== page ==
Bulgarian Alternative Synod

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The Bulgarian Alternative Synod, also Bulgarian Orthodox Church - Alternative synod, is a group in a schism with the Church of Bulgaria that after the fall of the Bulgarian communist government in 1989 claimed to be the sole legitimate Orthodox Church in Bulgaria.


After the fall of the communist government in Bulgaria, the new government, in 1991, established a Board of Religious Affairs that began to initiate reforms in the country’s religious institutions. In March 1992 the board ruled that the 1971 election of Patriarch Maxim was illegal because his appointment by the then communist government was uncanonical. This pronouncement created a division among the church hierarchy in which one group of three bishops led by Metropolitan Pimen of Nevrokop called publicly for Maxim’s deposition. By 1996 the dispute hardened into a deep division when Metropolitan Pimen was installed, on July 4, as a rival Patriarch of an alternative synod. This action was anathematized by the Holy Synod supporting Patr. Maxim.

When the Bulgarian President, Petar Stoyanov was sworn in, in January 1997, Metr. Pimen led the blessing, then in March 1997 the Supreme Administrative Court ruled that the registration of Maxim’s Holy Synod was invalid. To reconcile the schism, President Stoyanov, in January 1998, called for the resignation of both Patriarchs so that with the election of a single successor an end would made of the schism. But, this effort for reconciliation failed. In 1999, Pimen died and a successor was not immediately elected. In 2001, Pres. Stoyanov failed to win re-election.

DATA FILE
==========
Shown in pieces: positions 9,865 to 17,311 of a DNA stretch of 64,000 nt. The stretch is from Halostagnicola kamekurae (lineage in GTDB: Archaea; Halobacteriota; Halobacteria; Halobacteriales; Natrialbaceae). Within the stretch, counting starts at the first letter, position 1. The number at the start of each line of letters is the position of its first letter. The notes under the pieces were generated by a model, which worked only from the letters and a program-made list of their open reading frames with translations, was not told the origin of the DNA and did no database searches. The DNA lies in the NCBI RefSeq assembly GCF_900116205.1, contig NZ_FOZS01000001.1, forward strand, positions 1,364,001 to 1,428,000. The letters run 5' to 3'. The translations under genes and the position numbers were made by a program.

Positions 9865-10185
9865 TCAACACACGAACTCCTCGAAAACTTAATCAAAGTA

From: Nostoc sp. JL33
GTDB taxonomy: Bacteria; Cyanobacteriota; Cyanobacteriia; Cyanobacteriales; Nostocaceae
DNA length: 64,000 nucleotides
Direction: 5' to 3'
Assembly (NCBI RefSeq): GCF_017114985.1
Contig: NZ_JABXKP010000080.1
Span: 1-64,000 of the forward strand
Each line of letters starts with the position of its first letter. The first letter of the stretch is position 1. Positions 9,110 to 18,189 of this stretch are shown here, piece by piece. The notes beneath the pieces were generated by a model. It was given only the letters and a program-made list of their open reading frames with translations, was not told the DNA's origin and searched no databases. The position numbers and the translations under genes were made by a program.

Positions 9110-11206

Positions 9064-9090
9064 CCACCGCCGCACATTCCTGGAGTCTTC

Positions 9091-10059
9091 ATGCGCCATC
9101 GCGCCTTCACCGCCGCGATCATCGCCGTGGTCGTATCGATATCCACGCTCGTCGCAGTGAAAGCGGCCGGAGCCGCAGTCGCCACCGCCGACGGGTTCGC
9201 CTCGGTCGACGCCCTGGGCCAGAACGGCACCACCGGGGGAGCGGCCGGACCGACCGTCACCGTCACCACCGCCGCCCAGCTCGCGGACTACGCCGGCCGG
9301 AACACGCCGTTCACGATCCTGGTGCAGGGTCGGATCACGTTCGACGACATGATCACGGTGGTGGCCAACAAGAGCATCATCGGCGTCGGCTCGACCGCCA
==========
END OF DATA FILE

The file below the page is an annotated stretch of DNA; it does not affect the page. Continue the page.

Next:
Under the new socialist government the Religious Denominations Act of 2002 was passed by the government that attempted to end the divisions in the Church by prohibiting different church groups from using the same name for registration. After a complaint filed by Patr. Maxim against the alternative Synod, the Bulgarian authorities began eviction of persons "unlawfully occupying" church properties. On the night of July 20-21, 2004, priests of the Alternative Synod were forcibly evicted from about 250 churches and other properties that the Holy Synod claimed were illegally occupying, resulting in the clergy from the Alternative Synod holding religious services outside of the churches from which they had been evicted.

In 2008, the Alternative Synod held an election for the new leader, and Metropolitan Inokentii was elected as the ruling hierarch. In a suit by the Alternative Synod in 2009, the European Court of Human Rights found that the government of Bulgaria through the Religious Denominations Act of 2002 forced a predetermined solution to unite two groups under a single leadership that was unlawful and unnecessary and had gone against the organizational autonomy of the Church. In a second finding in 2010, the court also awarded damages of EUR 50,000 to the "Inokentii" synod.

In 2010, Metropolitan Inokentii called for a healing of the division between the churches.[1]


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